Ordnance Survey Maps - 25 inch 1st edition, Scotland, 1855-1882


The Ordnance Survey 25 inch to the mile series (1855-1882) is immensely valuable for local history.

This series (1855-1882), is the earliest detailed mapping for all the inhabited regions of Scotland. All towns, villages and cultivated rural areas were mapped, comprising over a third of the total land area of Scotland.

The maps are immensely valuable for local history, allowing practically every feature in the landscape to be shown. They provide good detail of all buildings, streets, railways, industrial premises, parkland, farms, woodland, and rivers. Their bold style and attractive, informative, hand-colouring allow easy interpretation for a wide range of uses.

In this section


Initial surveying of Scotland by Ordnance Survey was carried out at the less detailed scale of six inch to the mile mapping. This had been the scale used in Ireland from the 1820s, and continued in northern England and Scotland in the 1840s. However, there were protracted debates as to whether this was the correct basic scale (i.e. the largest practical scale for surveying). The six inch scale allowed more rapid progress to be made, and was often satisfactory for moorland and uncultivated areas, but the 25 inch scale had a number of advantages in more populated regions.

The 25 inch maps were more useful for:

The Battle of the Scales, as it became known, was a protracted debate during the 1850s, over whether the six inch or 25 inch should be the basic scale. In 1855, the 25 inch was officially authorised as the basic scale for all cultivated rural areas. In 1857, the 25 inch series was temporarily discontinued, but it was re-authorised again in 1858.

The 25 inch series has continued through to the present day, with the six inch and one inch maps derived or reduced from the larger scale. The 25 inch or 1:2,500 still forms the most detailed mapping of rural areas in modern Ordnance Survey digital data.

Geographical coverage of Scotland

Geographical coverage of the 25 inch maps across Scotland
Geographic coverage of the
25 inch maps.

Six Scottish counties have no 25 inch mapping before the 1890s:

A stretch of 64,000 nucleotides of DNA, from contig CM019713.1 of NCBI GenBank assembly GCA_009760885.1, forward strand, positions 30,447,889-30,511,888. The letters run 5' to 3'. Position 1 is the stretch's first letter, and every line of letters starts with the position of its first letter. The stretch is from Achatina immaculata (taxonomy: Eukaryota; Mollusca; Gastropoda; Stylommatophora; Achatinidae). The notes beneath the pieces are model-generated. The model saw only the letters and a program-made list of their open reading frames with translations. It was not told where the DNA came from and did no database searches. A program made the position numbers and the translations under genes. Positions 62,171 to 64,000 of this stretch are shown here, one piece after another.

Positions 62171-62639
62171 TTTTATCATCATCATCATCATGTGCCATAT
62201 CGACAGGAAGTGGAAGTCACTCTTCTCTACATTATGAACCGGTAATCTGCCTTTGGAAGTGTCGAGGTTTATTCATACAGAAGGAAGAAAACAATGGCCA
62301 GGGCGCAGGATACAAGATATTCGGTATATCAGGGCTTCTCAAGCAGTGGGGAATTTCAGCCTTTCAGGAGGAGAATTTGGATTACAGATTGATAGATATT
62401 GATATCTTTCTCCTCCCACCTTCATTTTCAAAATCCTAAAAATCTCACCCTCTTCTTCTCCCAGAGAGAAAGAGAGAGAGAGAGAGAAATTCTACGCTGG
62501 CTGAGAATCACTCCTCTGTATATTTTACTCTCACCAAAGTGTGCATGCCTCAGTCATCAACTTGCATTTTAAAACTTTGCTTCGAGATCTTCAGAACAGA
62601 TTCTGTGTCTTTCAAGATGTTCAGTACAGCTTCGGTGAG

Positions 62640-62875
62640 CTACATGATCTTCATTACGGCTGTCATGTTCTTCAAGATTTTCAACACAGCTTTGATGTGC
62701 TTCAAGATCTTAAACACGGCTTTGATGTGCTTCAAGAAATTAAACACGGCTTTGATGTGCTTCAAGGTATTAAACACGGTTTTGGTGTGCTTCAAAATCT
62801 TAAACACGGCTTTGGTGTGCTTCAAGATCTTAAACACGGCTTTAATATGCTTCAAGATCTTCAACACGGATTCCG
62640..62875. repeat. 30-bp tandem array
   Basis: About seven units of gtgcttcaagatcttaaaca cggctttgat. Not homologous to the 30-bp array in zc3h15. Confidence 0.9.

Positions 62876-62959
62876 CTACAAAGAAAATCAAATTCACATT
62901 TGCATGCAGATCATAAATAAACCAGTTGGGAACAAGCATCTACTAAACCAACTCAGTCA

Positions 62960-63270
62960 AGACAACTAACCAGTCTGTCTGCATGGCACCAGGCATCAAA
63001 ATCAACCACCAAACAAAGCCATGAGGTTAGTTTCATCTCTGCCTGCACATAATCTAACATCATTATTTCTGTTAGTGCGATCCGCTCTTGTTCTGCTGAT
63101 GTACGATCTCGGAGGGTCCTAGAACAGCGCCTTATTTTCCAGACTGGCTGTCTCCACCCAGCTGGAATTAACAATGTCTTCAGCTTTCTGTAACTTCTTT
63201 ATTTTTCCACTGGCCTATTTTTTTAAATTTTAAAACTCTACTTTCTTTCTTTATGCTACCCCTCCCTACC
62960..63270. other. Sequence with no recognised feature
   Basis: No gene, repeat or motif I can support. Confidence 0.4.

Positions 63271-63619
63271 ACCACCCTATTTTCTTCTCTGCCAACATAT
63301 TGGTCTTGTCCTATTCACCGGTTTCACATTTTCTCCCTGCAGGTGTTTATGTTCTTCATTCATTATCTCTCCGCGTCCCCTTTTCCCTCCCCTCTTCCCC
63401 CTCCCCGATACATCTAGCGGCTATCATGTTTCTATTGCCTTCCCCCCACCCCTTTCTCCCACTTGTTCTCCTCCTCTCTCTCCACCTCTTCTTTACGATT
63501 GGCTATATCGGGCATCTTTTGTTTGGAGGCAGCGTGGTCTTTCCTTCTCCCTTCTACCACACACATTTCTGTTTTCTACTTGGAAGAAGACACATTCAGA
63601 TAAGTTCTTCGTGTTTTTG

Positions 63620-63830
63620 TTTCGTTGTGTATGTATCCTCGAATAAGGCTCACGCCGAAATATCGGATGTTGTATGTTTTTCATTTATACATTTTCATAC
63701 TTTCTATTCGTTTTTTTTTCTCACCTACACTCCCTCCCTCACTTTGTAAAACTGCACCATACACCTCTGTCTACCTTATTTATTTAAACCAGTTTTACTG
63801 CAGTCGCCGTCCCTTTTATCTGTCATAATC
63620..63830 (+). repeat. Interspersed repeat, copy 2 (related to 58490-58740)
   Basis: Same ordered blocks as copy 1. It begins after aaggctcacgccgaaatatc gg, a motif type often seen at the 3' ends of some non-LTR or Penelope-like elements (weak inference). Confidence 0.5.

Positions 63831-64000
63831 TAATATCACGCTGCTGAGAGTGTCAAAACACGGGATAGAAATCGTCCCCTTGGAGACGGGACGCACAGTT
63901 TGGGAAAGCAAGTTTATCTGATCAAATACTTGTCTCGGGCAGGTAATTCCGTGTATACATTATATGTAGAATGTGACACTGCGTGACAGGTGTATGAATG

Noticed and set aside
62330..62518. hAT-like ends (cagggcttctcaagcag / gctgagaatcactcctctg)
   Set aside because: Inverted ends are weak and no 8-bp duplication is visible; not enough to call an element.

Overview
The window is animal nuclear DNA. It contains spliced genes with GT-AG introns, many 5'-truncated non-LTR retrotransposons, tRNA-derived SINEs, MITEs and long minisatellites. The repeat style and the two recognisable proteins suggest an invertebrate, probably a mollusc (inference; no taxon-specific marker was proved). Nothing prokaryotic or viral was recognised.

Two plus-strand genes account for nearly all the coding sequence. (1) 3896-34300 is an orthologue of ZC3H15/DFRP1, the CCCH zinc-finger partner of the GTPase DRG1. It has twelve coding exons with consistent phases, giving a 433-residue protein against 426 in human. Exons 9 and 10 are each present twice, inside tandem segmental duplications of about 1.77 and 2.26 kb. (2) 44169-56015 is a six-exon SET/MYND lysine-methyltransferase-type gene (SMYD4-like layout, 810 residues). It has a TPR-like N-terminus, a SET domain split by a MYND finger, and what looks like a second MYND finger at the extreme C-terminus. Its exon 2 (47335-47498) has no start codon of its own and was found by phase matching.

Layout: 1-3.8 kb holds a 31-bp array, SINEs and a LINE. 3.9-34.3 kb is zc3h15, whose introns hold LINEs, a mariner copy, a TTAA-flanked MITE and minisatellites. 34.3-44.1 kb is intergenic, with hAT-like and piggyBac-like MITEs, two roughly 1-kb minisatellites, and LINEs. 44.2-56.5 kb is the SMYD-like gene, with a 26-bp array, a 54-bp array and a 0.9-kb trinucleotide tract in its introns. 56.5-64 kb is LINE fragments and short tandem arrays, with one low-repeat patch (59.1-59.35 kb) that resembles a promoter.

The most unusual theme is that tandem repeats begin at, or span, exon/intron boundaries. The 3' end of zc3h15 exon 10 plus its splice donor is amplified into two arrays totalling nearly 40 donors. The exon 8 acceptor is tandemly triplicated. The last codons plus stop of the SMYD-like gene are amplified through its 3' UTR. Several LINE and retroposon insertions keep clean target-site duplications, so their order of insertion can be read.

These counties and the Island of Lewis had been surveyed at the six inch scale, before the decision to survey at 25 inch in 1855.

The other principal areas without 25 inch mapping are the uncultivated, mountainous and moorland regions, particularly in the Highlands.

Surveying proceeded generally from south to north. Most of the Lowlands were surveyed by 1859, and most areas south of the Highland Line were surveyed before 1869. Orkney and Shetland were the final counties to be surveyed in 1877-1878.

Surveying and levelling

Survey work was based on triangulation by teams of eight to 12 men on the ground, using standard chains and theodolites. Levelling work created a set of accurate heights, either on permanent features (benchmarks) or as spot heights (e.g. road centres). The 25 inch maps show benchmarks and spot heights, but not contour lines, which appear on six inch maps and smaller scale maps.

Sheets, numbering and parishes

Before the Second World War, all detailed Ordnance Survey maps were based on local county projections and meridians, and all sheets carried the relevant county name. (Read more about OS county projections). The 25 inch sheets were laid down as a set of 16 sub-sheets within each parent six inch sheet. Their two sheet numbers therefore reflect, first, the relevant six inch sheet (usually a Roman numeral), and second, the relevant sub-sheet, 1-16. Typical 25 inch sheet references take the form:

Sheet numbering of the six inch and 25 inch maps
Sheet layout of the 25 inch maps.

Each 25 inch sheet covers a distance on the ground of 1.5 miles (west-east) by 1 mile (north-south). Each sheet measures 96.6 cm (38.016 inches) by 64.4 cm (25.344 inches) within the map neat line. The true scale is 25.344 inches to the mile, so being a metric 1:2,500 scale map.

Parish editions

Before the 1870s, sheets were published as separate parish sets, so that for sheets containing two or three parishes, there were two or three separate parish sheets published for that map sheet area. Anywhere beyond the specific parish appears blank, and it is necessary to consult the adjacent parishes to see the mapping for these blank areas.

For this reason, when users select 25 inch maps on this website for any particular location, they may get more than one map sheet.

During the 1870s, these separate parish sheets were replaced by combined parish sheets, completely filling the map sheet area in one published sheet.

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